SGA’s Financial Advisory Board meetings grind to a halt


The Berkeley Beacon Archives

A Financial Advisory Board meeting in September 2019.

By Charlie McKenna

The Financial Advisory Board has not met in four weeks, due in part to a lack of appeals for additional funding from student organizations. 

The gap in meetings, Executive Treasurer Thomas Coughlin said, can be attributed to both a dip in the volume of appeals requests that SGA typically fields, and some of FAB’s responsibilities shifting to the newly established Financial Equity Committee. Coughlin said he sees FEC taking a more active role in attempting to influence college policy, while FAB will only convene when needed. 

Traditionally, FAB has met at least once a week, and Coughlin did not indicate whether or not FEC has met this semester. FAB’s bylaws dictate that the board is to have regularly scheduled meetings as determined by the chair and the organization’s advisor, Director of Student Engagement and Leadership  Jason Meier. 

FEC is one of two new bodies created by the Student Government Association’s pivot to a legislative model. The committee intends to advocate for the financial needs of students at the college. Unlike FAB, which issues funding directly to student organizations, FEC has no control over financial means. 

Coughlin said he sees FAB serving only to advise and fund student organizations. In the past, the board has used some meetings to workshop SGA treasury policy.

Student Government Association Executive Treasurer Thomas Coughlin operating a camera in a visual and media arts course. (Media: Wilson Chao/Courtesy)

“FAB’s only real responsibility within SGA is to do those appeals and to help orgs and to be an advisory board,” he said. “A lot of the put-upon responsibilities in the past are no longer their responsibility—they’re the responsibility of FEC. That’s being shifted and transitioned, and when there’s no [organizations] reaching out for help… there’s no reason for FAB to meet.”

Many student organizations’ typical operations are curtailed due to COVID-19 restrictions, which Coughlin said could be the cause of the lower number of appeals.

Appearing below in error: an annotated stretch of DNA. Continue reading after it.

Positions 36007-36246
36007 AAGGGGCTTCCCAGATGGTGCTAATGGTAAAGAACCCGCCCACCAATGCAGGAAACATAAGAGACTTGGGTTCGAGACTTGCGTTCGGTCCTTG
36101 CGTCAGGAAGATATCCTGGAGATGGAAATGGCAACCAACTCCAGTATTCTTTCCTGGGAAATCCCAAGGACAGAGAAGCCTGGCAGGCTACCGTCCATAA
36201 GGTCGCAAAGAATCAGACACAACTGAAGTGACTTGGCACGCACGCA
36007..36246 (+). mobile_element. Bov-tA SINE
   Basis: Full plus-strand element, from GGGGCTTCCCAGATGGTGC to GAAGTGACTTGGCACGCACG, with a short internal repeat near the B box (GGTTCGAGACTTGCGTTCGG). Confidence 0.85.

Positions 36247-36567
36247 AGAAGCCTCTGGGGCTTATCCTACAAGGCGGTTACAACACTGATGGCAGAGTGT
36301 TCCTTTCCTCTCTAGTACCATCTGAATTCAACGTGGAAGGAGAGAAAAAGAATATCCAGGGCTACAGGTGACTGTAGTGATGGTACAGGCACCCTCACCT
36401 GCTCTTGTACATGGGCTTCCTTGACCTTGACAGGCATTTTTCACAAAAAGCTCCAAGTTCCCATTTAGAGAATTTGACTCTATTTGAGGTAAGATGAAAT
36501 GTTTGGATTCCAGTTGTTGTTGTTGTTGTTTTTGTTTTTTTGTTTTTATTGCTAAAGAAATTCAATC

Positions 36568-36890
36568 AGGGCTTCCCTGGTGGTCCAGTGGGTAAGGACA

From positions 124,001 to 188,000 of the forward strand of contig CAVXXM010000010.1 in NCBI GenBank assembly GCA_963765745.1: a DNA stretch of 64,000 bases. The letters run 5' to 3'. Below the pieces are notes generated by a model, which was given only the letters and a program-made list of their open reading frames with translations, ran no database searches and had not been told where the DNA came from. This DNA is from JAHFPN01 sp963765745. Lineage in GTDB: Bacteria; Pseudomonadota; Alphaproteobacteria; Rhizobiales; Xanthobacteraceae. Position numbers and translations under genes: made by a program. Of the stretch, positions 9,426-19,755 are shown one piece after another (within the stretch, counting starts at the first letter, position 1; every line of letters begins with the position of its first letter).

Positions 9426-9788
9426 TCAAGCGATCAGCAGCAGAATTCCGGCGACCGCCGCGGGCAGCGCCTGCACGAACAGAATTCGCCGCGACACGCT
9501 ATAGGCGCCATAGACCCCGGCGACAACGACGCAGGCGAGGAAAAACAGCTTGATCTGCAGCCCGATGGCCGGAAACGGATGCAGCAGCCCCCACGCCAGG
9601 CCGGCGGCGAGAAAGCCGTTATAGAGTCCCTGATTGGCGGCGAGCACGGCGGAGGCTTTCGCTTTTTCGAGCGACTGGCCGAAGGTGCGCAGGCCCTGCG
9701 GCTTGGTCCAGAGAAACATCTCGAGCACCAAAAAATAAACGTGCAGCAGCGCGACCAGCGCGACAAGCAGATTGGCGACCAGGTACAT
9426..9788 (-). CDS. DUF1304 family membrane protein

“I think [organizations] now have a surplus in budget,” he said. “A lot of [organizations] planned on in-person events… so I think a lot more orgs have a lot more money for the online events they’re doing than they need.”

By Oct. 24 last year, FAB had granted four appeals requests. This semester, FAB has approved just one appeal.

Coughlin declined to immediately provide The Beacon with additional information related to SGA’s appeals account and additional funding requests the group has received to date.

Coughlin said he is still working to bring FEC to fruition. The body currently has just three members —Coughlin, Class of 2022 Financial Equity Senator Azat Jumadurdyyev, and Class of 2023 Financial Equity Senator Mei Qi. The committee intends to feature a representative from each class, as well as a representative from Student Assembly to serve as a deputy chair, according to SGA’s constitution. The executive treasurer is responsible for chairing the committee. 

“This year, it’s okay for us to take things a little bit slow,” he said. “We’re making sure that we’re doing the right things, and we’re setting this up for a good and healthy future.”

One of FEC’s first goals will be to investigate the college’s financial aid award process, Coughlin said.

“The first place that, of course, we’re starting is financial aid,” he said. “What can we do with financial aid? How can we make sure that is more accessible to more students? How are we making sure students are getting the financial aid they need and how do we just kind of advocate for students?”

Former Executive Treasurer Abigail Semple, who wrote the initial proposal for FEC and chaired FAB last academic year, declined to comment for this story.